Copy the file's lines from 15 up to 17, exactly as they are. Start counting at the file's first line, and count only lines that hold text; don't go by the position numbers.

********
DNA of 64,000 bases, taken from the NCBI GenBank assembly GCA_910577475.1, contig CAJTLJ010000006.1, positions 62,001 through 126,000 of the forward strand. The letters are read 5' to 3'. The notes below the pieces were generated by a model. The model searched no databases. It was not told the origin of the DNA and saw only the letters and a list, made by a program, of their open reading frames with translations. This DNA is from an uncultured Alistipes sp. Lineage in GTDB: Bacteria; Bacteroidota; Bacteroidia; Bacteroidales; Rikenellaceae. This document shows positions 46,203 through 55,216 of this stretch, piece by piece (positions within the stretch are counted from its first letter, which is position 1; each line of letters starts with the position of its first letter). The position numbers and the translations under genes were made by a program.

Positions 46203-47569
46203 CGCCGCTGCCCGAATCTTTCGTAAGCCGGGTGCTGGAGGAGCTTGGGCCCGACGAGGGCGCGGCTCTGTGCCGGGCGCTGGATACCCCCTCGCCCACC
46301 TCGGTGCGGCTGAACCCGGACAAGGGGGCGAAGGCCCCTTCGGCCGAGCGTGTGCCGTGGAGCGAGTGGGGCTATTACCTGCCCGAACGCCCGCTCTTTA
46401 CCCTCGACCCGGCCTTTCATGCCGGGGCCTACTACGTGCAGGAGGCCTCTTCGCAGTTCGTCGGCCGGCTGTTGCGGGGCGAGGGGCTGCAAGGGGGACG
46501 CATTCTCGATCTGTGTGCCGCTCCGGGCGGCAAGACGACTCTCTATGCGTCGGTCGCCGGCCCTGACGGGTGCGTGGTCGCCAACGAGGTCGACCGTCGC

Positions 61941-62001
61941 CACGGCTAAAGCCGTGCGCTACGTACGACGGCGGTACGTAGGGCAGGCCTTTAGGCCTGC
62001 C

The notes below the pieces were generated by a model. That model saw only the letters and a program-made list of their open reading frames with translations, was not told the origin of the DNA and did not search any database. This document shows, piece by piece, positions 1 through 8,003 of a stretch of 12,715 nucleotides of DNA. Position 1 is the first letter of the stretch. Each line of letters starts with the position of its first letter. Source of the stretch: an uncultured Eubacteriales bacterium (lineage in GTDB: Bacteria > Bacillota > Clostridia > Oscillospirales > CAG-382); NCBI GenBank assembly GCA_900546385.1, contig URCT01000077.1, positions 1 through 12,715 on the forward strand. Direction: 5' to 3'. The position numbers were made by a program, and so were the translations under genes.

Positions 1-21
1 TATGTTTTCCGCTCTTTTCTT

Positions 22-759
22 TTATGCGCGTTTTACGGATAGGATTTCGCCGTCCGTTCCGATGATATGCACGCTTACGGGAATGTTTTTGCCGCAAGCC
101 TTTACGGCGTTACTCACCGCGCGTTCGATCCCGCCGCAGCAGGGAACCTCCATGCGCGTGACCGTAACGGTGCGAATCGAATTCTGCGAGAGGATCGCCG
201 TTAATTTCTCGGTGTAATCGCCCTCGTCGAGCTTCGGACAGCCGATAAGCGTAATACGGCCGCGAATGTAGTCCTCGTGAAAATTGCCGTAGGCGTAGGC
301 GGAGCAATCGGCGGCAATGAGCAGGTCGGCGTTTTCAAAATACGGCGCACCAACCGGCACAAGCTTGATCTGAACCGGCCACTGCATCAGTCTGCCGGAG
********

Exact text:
101 TTTACGGCGTTACTCACCGCGCGTTCGATCCCGCCGCAGCAGGGAACCTCCATGCGCGTGACCGTAACGGTGCGAATCGAATTCTGCGAGAGGATCGCCG
201 TTAATTTCTCGGTGTAATCGCCCTCGTCGAGCTTCGGACAGCCGATAAGCGTAATACGGCCGCGAATGTAGTCCTCGTGAAAATTGCCGTAGGCGTAGGC
301 GGAGCAATCGGCGGCAATGAGCAGGTCGGCGTTTTCAAAATACGGCGCACCAACCGGCACAAGCTTGATCTGAACCGGCCACTGCATCAGTCTGCCGGAG